Latest Update: April 24, 2017

Owlet #17-0363 has been gaining weight and adjusting well to life with Papa G’Ho. Papa G'Ho is teaching the owl appropriate behaviors towards humans; when humans approach, the owlets expresses dissatisfaction with snaps and hisses - just like Papa.

White-tailed Deer Fawns of 2017

On May 18, the Center received its first deer fawn of 2017 -- officially kicking off "fawn season".

An infant male White-tailed Deer was admitted to the Center as patient #17-0996 after he was orphaned. His mother was hit by a car on May 14, and the fawn was found trying to cross a highway in Montgomery County.

Latest Update: October 13, 2017

During the past month, the rehabilitation staff ceased daily bottle feeding for the deer fawns and transitioned them to a diet of only browse and fruit. By early October, the fawns were well adjusted to their diet and were old enough to be released back to the wild.

With a small herd of five deer, the round-up of fawns went quickly and smoothly on the morning of October 7. A small team of people corralled the deer, and each fawn was grabbed so its ear tags could be removed and it could be carried to the horse trailer that would transport them to the release location.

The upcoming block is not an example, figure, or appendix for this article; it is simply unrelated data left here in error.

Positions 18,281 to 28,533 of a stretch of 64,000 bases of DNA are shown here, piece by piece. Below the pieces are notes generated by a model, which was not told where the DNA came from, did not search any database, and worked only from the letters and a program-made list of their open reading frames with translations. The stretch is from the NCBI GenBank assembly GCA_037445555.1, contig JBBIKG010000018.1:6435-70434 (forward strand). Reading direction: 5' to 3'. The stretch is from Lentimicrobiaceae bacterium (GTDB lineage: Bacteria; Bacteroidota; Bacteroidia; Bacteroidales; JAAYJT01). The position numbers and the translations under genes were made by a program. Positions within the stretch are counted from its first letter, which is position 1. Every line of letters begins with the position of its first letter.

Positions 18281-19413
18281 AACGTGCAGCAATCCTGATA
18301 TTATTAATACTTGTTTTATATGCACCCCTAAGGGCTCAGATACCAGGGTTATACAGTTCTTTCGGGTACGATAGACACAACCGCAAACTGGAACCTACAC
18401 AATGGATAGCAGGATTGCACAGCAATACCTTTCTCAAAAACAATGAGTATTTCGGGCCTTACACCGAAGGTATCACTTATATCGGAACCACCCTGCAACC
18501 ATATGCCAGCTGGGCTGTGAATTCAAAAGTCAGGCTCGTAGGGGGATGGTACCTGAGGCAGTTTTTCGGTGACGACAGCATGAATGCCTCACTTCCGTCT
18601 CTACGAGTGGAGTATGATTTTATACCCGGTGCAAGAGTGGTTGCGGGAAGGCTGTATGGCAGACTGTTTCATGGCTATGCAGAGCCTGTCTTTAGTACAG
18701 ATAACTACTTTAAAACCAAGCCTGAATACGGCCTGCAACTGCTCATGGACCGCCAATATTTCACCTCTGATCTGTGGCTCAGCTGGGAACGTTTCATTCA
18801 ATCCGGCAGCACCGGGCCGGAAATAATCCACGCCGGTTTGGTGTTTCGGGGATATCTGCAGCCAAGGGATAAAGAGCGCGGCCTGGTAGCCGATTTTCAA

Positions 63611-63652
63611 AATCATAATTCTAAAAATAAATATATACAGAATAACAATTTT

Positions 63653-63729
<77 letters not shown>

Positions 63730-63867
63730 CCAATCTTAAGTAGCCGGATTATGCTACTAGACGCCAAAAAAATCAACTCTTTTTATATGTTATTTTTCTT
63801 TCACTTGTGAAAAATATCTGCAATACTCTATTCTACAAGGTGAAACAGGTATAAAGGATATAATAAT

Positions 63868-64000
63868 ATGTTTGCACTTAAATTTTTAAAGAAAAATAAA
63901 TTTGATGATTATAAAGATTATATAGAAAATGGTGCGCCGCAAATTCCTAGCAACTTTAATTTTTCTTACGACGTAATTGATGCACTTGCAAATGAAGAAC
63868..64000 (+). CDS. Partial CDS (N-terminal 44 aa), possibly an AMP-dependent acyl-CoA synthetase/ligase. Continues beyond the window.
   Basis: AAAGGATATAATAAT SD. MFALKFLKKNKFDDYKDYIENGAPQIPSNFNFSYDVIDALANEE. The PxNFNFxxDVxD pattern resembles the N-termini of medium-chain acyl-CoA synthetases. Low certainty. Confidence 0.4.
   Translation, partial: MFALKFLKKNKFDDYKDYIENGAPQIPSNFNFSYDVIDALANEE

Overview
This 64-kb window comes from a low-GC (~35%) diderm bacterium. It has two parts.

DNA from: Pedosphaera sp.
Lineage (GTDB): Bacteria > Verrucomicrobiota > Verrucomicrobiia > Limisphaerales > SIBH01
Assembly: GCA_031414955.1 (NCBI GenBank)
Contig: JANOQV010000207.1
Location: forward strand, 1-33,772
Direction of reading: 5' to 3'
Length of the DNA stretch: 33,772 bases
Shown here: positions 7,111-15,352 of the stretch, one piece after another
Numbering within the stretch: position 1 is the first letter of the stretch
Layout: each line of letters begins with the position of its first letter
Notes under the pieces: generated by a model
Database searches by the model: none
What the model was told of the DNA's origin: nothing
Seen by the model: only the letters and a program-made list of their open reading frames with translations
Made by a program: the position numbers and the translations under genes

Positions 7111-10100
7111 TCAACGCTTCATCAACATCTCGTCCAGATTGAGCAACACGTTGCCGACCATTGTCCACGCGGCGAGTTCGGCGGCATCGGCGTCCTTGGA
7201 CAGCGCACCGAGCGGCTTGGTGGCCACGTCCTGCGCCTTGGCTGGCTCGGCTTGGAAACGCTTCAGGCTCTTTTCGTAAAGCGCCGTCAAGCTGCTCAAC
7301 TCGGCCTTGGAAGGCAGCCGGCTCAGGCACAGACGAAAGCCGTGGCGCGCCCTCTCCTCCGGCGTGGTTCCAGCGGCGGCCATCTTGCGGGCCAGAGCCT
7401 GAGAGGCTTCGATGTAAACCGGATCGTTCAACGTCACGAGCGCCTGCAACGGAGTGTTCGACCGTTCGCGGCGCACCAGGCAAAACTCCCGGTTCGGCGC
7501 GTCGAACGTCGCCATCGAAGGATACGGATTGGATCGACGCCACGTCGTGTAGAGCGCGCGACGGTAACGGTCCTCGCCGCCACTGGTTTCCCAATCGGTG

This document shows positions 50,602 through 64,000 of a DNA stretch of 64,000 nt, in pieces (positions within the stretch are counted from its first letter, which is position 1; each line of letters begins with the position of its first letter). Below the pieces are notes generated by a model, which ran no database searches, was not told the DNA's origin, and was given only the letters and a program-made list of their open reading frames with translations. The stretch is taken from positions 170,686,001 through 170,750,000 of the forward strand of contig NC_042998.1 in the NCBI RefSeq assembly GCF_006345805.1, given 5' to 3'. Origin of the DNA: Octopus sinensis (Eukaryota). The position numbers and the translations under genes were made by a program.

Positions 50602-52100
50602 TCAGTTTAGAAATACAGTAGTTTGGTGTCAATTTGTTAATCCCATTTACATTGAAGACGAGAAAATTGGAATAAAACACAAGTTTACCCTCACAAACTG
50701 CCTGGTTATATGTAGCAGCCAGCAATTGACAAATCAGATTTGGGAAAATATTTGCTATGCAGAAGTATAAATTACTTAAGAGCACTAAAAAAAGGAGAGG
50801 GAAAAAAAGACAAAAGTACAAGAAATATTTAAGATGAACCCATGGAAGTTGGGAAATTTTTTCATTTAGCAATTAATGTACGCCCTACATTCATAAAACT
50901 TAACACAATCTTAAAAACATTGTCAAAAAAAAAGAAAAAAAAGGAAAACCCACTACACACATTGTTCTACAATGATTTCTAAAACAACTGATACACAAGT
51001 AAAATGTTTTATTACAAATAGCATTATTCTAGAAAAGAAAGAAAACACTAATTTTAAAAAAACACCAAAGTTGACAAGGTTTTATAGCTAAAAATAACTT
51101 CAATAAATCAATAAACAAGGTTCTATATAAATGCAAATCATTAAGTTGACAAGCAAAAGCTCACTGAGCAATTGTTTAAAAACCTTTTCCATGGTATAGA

On May 18, the Center received its first deer fawn of 2017 -- officially kicking off "fawn season".

An infant male White-tailed Deer was admitted to the Center as patient #17-0996 after he was orphaned. His mother was hit by a car on May 14, and the fawn was found trying to cross a highway in Montgomery County.

Latest Update: August 8, 2017

The Center is currently caring for four White-tailed Deer fawns. Though dozens of fawns have been admitted in 2017, a number of healthy fawns were transferred to other permitted rehabilitators with available space for fawns at their facilities. When possible and appropriate, healthy baby animals are transferred to other rehabilitators, freeing up space and time at the Center for animals that require specialized medical care.

Common Snapping Turtle #17-2211